Freelancers Guide to Building Credit with a Limited Credit HistoryWritten by InvoiceBerry Team on March 21, 2022
Credit newbies have probably heard the old adage “to get credit; you need to have credit,” which is equal parts frustrating and confusing. Wouldn’t that make it impossible to get credit, especially for freelancers?
Yes and no. You can build credit without applying for a bank credit card or a loan, but it will take you a lot longer to get over prime and above (661+). There are things you can do to fast track your way to a decent business credit score when you have limited credit, including the following.
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Is there a Low Personal or Business Credit Score Epidemic?
Not exactly. While Millennials and Generation Z have a reputation for being “bad with money,” they’re actually more educated than previous generations. 50% of Gen Z have a credit card and prime or above credit scores, which is higher than Millennials by 11% at the same age.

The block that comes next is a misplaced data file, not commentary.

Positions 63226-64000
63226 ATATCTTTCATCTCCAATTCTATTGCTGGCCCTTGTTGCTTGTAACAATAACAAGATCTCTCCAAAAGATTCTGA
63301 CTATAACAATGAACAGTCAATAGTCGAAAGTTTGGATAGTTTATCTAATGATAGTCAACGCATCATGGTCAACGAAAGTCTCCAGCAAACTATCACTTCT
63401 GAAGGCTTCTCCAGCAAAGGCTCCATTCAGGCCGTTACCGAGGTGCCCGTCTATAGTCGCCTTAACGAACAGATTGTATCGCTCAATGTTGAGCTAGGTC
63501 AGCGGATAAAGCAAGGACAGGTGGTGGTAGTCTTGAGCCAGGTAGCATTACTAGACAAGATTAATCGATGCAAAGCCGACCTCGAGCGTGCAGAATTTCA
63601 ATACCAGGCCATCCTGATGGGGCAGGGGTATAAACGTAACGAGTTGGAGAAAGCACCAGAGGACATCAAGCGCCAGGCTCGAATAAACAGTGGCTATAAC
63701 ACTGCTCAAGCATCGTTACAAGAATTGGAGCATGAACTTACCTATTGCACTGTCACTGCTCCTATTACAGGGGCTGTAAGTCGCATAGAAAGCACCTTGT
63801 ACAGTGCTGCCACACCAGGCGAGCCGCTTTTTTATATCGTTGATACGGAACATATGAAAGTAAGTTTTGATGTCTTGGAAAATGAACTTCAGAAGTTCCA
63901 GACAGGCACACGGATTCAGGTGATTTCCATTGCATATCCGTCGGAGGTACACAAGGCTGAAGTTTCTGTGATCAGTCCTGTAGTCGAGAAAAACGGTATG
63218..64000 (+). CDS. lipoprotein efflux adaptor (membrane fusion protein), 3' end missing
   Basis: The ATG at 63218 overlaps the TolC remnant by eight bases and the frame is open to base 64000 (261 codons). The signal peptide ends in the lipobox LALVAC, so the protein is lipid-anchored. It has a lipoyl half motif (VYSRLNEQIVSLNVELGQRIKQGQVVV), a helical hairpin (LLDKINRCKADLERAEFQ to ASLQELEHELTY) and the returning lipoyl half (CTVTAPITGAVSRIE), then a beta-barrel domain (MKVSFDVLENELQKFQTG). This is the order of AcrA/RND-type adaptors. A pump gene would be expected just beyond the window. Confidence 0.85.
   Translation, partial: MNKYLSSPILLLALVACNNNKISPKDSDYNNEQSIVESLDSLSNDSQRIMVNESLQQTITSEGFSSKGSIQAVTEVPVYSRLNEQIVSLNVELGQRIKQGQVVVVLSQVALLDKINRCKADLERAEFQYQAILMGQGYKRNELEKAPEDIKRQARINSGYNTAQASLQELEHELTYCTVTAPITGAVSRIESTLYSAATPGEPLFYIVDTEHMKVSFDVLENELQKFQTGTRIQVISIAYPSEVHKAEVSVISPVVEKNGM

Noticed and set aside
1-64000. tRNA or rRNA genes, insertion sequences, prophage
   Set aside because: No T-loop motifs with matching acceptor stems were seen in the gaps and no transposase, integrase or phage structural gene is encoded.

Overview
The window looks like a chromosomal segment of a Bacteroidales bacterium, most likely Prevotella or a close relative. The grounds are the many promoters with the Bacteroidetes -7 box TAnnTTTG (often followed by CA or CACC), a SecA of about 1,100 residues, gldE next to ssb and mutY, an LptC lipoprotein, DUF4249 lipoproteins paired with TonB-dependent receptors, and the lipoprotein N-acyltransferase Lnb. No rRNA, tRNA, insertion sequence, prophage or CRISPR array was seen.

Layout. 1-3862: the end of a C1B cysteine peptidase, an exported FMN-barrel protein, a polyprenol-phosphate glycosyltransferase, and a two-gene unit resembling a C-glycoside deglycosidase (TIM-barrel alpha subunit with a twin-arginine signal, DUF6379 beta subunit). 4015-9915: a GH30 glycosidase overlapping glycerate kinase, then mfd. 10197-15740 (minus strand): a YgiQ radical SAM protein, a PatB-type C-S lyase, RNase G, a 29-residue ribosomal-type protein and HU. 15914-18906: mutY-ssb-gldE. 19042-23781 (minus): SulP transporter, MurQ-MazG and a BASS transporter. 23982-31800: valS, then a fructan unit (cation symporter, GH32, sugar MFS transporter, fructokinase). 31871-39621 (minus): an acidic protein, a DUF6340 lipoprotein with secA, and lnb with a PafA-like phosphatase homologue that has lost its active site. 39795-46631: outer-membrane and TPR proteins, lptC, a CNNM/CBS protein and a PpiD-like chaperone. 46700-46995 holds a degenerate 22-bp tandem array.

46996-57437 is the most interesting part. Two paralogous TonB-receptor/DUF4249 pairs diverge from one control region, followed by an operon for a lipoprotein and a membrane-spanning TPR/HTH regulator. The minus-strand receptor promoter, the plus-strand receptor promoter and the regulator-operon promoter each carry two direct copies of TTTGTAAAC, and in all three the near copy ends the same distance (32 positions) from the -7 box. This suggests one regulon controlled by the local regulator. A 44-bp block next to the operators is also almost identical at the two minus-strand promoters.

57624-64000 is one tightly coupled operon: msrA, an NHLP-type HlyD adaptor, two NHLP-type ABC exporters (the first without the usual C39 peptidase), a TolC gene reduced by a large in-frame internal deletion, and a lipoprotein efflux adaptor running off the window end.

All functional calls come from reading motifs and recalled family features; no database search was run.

What’s more, they make up the bulk of the freelancer population, which typically has a reputation for being bad with credit. This shows that it’s 100% possible to become a freelancer and be financially independent, but it can be challenging to do so without a credit history.
In Canada and the United States, Gen Z consumers are the most credit active at 63%-66% of users in that demographic. The prevalence of credit in both demographics’ lives is the main reason for high credit card use, but unfortunately, it isn’t all sunshine and rainbows.
Why do Millennials and Gen Z have Low Credit Scores?
When Millennials and Gen Z have low credit scores, it usually isn’t their fault. On average, both demographics have three things in common:
- A Low Number of Credit Accounts: Millennials and Gen Z are less likely to have a large number of credit accounts, credit cards, or financial products.